Grace: My favorite Chinese holiday is the Moon Festival. It’s kind of like the Asian equivalent of Thanksgiving. I even made a picture book about it—Thanking the Moon. I like it because it focuses on gratitude and quiet contemplation. My favorite American holiday is Christmas. I like all the crafts and decorations and the food!

Allison: What’s next?

Grace: As I mentioned, my novel Dumpling Days comes out in January. It continues Pacy’s story from The Year of the Dog and The Year of the Rat. This book follows Pacy on her summer vacation to Taiwan with her family. Like the prior books, it very much is based on my real life.  Dumpling Days is my parents’ favorite book of mine!

As that has been printing, I’ve been hard at work on the companion book to Where the Mountain Meets the Moon.  It’s called Starry River of the Sky and it comes out in October.  For those readers that know Where the Mountain Meets the Moon, this book is not a sequel—it doesn’t follow Minli’s story—but it takes place in the same world and there might be some other characters they recognize!

For more about Grace, check out her Frequently Asked Questions or Jama Rattigan’s In the Kitchen interview.

Anyone remember the B is for Betsy and E is for Eddie books by Carolyn Haywood? These were favorite chapter books of Grace Lin during her childhood. In many ways Lin’s three semi-autobiographical books for eight to twelve-year olds, Year of the Dog, The Year of the Rat, and Dumpling Days,” are similar to Haywood’s books. Lin and Haywood both wrote stories about average children and the ordinary events that took place in their lives at home, in school, and around the neighborhood. The main difference is that Lin has written about her experiences growing up Asian in a mainly Caucasian community. Lin has compared her reading of the Betsy and Eddie books to being wrapped in a warm hug. Despite our different ethnic backgrounds, Lin’s books feel that comfortable to me too.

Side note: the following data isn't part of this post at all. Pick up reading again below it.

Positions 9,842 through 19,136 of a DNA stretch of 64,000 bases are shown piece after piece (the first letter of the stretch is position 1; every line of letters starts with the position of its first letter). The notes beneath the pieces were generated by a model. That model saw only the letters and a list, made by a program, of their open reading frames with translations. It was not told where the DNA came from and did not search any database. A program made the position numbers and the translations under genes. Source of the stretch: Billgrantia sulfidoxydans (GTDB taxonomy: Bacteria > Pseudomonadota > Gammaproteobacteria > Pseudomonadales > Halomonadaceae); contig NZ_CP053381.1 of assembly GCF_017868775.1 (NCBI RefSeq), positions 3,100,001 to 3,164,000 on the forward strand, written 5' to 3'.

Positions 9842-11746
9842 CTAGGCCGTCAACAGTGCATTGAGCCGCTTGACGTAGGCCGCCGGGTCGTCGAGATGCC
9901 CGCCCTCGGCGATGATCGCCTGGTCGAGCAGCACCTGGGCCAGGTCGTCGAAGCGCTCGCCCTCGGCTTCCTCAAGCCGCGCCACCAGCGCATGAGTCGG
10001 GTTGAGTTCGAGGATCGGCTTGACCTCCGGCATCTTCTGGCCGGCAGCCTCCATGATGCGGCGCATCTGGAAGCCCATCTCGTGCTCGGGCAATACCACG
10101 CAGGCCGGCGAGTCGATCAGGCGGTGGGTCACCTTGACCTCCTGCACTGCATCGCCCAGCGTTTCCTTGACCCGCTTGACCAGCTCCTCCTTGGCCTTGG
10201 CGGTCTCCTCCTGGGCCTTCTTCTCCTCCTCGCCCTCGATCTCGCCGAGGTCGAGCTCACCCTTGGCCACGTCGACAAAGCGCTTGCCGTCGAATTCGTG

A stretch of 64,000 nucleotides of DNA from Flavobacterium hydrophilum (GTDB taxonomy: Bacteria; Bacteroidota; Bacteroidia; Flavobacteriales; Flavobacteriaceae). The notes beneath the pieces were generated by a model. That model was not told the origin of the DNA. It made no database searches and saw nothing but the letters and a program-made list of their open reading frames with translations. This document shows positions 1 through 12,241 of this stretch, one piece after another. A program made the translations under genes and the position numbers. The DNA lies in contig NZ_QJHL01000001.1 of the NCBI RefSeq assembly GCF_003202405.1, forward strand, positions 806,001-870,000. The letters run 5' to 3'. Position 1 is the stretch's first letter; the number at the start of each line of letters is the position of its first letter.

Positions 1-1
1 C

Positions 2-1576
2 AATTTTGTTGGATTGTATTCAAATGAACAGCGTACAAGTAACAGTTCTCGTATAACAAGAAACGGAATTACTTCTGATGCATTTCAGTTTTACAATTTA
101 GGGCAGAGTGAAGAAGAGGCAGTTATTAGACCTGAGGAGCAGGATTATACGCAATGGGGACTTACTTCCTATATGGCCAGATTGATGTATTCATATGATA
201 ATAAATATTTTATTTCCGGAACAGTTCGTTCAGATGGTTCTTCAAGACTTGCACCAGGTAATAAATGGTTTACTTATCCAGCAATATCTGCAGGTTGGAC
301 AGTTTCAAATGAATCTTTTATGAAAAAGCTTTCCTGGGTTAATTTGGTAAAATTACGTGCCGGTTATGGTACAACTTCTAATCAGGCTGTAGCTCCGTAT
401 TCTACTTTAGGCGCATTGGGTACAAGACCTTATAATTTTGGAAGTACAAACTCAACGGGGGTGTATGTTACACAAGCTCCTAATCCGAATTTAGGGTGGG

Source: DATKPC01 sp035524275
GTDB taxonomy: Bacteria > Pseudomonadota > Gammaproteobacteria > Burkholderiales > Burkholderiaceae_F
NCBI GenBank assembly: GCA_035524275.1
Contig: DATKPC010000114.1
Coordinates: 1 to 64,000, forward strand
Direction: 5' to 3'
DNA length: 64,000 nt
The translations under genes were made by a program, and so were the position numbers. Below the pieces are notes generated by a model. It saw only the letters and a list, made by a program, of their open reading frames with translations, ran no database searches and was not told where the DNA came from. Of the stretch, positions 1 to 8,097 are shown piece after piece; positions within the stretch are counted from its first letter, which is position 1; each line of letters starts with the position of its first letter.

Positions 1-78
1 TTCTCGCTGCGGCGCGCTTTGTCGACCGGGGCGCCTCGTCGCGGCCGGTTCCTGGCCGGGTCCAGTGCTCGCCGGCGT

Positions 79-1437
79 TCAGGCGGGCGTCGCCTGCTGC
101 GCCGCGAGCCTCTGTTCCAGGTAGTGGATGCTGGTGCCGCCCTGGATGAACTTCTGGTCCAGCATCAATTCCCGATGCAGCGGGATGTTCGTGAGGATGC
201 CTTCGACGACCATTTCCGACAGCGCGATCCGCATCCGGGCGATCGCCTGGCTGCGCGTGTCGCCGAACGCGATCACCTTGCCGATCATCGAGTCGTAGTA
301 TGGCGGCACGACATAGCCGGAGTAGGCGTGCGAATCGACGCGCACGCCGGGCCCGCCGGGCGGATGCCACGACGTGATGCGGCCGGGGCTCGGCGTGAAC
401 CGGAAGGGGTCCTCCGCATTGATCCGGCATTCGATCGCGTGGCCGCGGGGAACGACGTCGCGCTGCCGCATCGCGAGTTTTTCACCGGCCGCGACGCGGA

The Year of the Dog and The Year of the Rat both start and end with Pacy’s family celebrating the Chinese New Year. The dominant theme of these two books is also related to the year being celebrated: The Year of the Dog is about finding new friends; The Year of the Rat symbolizes changes. The newest installment of the Pacy books, Dumpling Days, is different in being about Pacy’s trip to China with her family. Like the other two books, however, the clue to the theme of the book can be found in the title: No matter how bad Pacy’s day has been, dumplings can always brighten it. All three books are also about family, friendship, and love. Moreover, Grace Lin mixes in a lot of Chinese culture. The latter is often revealed through family stories, which enhance rather than interrupt the plots, and in the superstitions of various relatives.

THE YEAR OF THE DOG

Cover of "The Year of the Dog"

Cover of The Year of the Dog

In The Year of the Dog, Pacy makes a new friend. If you think this friendship theme is overdone, the twist is that before Melody’s family moves into the neighborhood Pacy has been the only Asian girl in school. The day Melody arrives at school, Pacy is lined up in the cafeteria as usual for lunch. The lunch lady initially refuses to serve Pacy because she thinks she’s just served her. That’s when Pacy discovers to her great delight that she’s no longer the only Asian around. If now you’re thinking instead that this is another book about prejudice, you’d be wrong. That is not to say she doesn’t sometimes encounter racism, as when she attends a Taiwanese-American Camp (TAC), the Asian girls call her “Twinkie” because Pacy can’t speak Chinese and so has been in their words “Americanized”. Mostly though, Year of the Dog is a fun mix of small and big moments in Pacy’s life with her family and friends. For example, upon the birth of their cousin Albert, Pacy and her two sisters (Lissy and Ki-ki) color eggs red. Older sister Lissy tells Pacy that not all Chinese babies get Red Egg parties: “You didn’t.” When Pacy asks why, Lissy says it’s probably because Pacy was a sick baby. When younger sister Ki-Ki explains that Pacy got sick from ammonia, the two try to rid the house of it—much to the amusement of Lissy. Another day, after Melody and Pacy become best friends, the two girls stuff themselves with children’s chewable vitamins because Melody’s family keeps only healthy food in the house. Then there is the school book contest. One day the librarian comes to their art class and announces a book contest, wherein the winning entry is to be published. Pacy discovers “herself” through the book contest: She decides to make books when she grows up!

THE YEAR OF THE RAT